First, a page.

- Counter terrorism and organized crime operations, identifying and monitoring suspects, exploring target details and intercepting outgoing voice calls and SMS messages.
- Situational control, enabling identification and network denial of cellular devices through ‘intelligent’ jamming, including creating controlled areas of coverage.
- Suspect geo-locating capabilities.
The company claims its gear can locate and track a cellphone user within 1 meter.
The catalogue also features page after page of tools for covert spying, including audio and video sensors hidden in everyday items ranging from clocks, birdhouses, outdoor trash bins and pocketknives.
State and local law enforcement agencies often obtain these expensive spy gadgets through federal grants and other funding sources that remain “off the books.” In other words, they can purchase high-tech surveillance equipment without any local government or public oversight. In fact, city councils, county governments and mayors may not even know police have obtained the equipment.
The entire surveillance industry operates under a veil of secrecy. Grants often come with non-disclosure agreements attached. We know for a fact the FBI required the Baltimore Police Department to sign such an agreement when it obtained stingray technology. This policy of nondisclosure even extends to the courtroom, with the feds actually instructing prosecutors to withdraw evidence if judges or legislators press for information. As the Baltimore Sun reported, a Baltimore detective refused to answer questions on the stand during a trial, citing a federal nondisclosure agreement.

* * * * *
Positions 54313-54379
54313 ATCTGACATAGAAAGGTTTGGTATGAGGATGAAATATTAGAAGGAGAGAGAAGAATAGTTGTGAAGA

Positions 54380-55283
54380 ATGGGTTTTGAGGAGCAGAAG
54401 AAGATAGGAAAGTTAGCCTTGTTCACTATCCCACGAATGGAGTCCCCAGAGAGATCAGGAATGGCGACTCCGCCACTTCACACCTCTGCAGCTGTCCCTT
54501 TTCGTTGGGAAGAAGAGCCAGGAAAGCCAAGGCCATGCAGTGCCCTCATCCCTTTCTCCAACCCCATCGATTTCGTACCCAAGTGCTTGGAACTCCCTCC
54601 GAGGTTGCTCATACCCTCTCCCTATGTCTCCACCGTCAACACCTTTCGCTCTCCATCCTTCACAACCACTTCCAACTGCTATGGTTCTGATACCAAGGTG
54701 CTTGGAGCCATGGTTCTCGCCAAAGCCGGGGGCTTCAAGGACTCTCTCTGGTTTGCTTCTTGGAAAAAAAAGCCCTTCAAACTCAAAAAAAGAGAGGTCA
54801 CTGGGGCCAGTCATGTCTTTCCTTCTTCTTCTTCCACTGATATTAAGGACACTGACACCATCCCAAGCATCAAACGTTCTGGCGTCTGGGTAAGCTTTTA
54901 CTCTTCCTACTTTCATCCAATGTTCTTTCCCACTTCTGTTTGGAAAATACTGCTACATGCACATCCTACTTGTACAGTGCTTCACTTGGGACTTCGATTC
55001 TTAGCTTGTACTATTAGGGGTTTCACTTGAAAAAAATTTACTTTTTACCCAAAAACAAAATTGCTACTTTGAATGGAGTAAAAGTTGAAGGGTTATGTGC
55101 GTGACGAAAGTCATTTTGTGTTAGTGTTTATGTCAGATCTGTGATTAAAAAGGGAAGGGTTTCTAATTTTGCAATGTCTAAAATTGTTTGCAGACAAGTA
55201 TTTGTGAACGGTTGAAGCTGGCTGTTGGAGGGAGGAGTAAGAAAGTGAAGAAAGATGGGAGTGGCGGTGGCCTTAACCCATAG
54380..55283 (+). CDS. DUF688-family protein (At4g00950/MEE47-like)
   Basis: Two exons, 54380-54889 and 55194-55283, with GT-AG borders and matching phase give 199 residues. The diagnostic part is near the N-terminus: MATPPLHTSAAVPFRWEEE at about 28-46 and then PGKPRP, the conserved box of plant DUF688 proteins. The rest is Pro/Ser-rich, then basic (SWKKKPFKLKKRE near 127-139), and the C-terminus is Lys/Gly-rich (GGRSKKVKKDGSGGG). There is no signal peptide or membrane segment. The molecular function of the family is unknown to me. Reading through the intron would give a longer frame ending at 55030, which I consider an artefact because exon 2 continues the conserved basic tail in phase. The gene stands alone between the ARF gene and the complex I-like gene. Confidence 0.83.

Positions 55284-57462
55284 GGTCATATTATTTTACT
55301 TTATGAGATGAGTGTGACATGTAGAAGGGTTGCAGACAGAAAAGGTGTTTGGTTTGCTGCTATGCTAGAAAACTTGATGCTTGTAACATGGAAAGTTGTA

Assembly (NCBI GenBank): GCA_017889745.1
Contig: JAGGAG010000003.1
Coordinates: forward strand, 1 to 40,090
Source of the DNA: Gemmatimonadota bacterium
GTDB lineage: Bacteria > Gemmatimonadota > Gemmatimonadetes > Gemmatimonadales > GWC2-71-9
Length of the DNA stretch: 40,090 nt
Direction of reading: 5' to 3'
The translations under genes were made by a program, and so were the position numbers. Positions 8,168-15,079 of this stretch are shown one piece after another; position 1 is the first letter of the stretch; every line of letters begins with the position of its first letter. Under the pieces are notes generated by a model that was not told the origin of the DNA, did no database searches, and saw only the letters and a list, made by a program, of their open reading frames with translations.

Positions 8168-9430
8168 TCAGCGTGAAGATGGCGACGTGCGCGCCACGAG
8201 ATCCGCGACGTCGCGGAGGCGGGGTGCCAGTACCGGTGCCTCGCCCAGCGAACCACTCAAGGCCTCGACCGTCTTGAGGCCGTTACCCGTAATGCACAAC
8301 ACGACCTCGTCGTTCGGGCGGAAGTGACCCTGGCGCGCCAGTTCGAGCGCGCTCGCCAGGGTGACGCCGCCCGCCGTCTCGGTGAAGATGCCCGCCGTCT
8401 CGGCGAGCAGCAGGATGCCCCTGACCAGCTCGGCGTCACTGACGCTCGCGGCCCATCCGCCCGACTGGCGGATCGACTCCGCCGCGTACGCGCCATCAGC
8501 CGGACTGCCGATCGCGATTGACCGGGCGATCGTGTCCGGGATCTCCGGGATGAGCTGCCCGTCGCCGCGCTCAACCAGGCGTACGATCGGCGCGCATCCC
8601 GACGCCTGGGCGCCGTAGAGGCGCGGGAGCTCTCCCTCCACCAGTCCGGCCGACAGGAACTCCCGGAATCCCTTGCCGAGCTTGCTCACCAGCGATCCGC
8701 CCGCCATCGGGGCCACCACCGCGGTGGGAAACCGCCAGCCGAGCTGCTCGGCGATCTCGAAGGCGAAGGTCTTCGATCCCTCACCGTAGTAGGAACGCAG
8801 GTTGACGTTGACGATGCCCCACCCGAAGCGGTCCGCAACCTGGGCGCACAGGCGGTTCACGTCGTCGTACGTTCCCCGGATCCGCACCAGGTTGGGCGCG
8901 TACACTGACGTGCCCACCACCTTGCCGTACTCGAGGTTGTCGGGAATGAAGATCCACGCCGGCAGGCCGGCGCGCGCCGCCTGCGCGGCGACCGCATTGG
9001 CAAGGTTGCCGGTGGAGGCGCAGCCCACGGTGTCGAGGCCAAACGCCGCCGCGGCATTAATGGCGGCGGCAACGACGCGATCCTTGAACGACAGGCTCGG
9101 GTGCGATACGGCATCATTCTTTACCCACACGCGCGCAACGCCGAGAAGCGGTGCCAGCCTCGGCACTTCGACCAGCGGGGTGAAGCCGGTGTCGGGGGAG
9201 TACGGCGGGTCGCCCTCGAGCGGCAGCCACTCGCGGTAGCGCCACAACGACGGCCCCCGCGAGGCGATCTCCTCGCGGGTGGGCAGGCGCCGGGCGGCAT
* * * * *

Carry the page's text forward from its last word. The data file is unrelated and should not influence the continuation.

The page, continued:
Defense attorney Joshua Insley asked Detective Cabreja about the agreement.
“Does this document instruct you to withhold evidence from the state’s attorney and Circuit Court, even upon court order to produce?” he asked.
“Yes,” Cabreja said.
As privacysos.org put it, “The FBI would rather police officers and prosecutors let ‘criminals’ go than face a possible scenario where a defendant brings a Fourth Amendment challenge to warrantless stingray spying.”
This veil of secrecy means police often use this spy gear with little or no oversight. Does Lexington utilize this type of equipment. That remains unclear. We See You Watching Lexington has submitted open record requests seeking information about the city’s surveillance equipment and policies.
But even if Lexington does not currently use the most intrusive spy-gear available, that doesn’t mean it won’t in the future. The lack of substantive council oversight and community involvement magnifies this concern.
The state of Kentucky and the LFUCG can utilize a two-step process to limit the use of this invasive surveillance technology in Lexington and throughout the commonwealth.
First, law enforcement agencies should be required to get local government approval before purchasing any spy equipment. The process should include full public disclosure and an opportunity for the community to weigh in. This creates an environment of transparency and accountability, and will naturally limit the types of equipment police departments can acquire.
Second, the state should set strict limits on the use of surveillance equipment such as cell site simulators, automatic license plate readers, and other audio and video devices. Laws regulating use of surveillance equipment should include warrant requirements, and strict limits on data sharing.
While legitimate law enforcement uses arguably exists for some of this technology, police should not be able to use it with no oversight or limitations. This is the kind of pervasive surveillance Big Brother could only dream of.
Photo By WiredforLego via Flickr.